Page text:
When creating new tunes, how do you approach it? What is the first thing you start with?
So many different ways! I used to be more of a grid based programmer in the beginning, like drum machine programming and I used arpeggiators a lot as well. I used to always start with drums and some bass, to get a monotonous driving foundation going first, then I’d start finding melodic elements to it, just listen to that until I started hearing things in it, then trying to get them out of my head and play or program on top of the beats. These days I sometimes still do that, but quite often I go through sounds and samples and start finding chords and melodies first, then come up with the beats and other production later. Sometimes I send instrumentals to singer-songwriters to write to and sometimes I get vocals from them first and create my music around it. Sometimes I have someone or many people in the studio, or over Skype, and we’ll vibe it out real time, come up with ideas or full songs from scratch.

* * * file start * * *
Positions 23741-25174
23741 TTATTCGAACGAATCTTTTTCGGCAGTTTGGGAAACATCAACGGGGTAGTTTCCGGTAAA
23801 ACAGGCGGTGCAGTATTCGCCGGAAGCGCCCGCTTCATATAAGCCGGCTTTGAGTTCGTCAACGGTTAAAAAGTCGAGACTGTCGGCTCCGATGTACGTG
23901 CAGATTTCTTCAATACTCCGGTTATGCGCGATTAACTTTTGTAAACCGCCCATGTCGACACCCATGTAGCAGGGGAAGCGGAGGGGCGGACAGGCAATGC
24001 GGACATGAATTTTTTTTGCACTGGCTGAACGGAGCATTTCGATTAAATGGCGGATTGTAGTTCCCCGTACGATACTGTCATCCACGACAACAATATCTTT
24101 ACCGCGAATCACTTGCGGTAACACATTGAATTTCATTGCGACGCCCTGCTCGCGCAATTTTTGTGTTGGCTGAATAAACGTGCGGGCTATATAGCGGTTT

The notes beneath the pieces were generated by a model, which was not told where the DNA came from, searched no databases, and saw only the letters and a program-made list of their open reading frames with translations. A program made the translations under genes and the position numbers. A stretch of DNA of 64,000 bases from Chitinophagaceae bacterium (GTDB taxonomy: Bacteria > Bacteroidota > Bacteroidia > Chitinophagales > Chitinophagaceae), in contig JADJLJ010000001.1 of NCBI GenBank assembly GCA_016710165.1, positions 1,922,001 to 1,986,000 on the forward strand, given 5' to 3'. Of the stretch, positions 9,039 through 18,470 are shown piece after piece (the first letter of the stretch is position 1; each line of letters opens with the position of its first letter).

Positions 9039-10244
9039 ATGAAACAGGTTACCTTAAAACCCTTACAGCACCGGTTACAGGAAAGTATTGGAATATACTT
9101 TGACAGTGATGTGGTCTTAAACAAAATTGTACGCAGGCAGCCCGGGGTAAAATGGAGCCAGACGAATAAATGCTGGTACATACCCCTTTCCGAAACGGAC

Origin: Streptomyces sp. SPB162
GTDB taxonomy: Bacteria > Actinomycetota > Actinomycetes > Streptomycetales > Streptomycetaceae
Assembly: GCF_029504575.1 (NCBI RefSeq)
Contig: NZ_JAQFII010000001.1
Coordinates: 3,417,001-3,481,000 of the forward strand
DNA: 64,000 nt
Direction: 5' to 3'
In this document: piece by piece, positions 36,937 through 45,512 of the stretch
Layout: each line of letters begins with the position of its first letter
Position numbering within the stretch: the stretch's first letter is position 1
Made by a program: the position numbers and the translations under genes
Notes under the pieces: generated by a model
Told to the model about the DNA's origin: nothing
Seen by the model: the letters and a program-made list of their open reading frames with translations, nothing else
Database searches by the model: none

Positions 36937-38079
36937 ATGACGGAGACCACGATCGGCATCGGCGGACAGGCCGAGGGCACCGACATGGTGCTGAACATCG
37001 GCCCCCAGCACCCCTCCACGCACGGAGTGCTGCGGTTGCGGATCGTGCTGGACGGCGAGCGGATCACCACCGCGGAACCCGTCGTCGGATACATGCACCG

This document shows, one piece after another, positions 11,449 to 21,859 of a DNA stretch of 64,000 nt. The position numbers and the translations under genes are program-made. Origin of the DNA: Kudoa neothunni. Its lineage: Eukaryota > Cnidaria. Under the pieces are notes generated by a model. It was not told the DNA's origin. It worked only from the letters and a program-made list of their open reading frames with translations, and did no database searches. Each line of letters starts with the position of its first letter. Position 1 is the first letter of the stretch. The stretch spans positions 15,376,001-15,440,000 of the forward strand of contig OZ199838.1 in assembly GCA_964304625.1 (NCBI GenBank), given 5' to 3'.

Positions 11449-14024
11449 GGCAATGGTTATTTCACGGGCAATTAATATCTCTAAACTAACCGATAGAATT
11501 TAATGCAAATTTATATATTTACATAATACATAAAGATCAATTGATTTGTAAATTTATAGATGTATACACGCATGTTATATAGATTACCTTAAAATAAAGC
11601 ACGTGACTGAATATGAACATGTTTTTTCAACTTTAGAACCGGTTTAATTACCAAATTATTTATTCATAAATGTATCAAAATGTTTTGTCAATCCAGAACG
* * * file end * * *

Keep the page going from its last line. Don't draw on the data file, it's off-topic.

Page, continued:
What is next in store for you? Any new releases or projects you can tell us about?
I’ll be putting out a bunch of original tracks this year. We’re shuffling our release schedule due to the pandemic, but stay tuned to my socials for the latest info. Hopefully fans will be excited about what I’m doing this year!
How do you think this summer will be in comparison to previous years with everything that is going on in the world?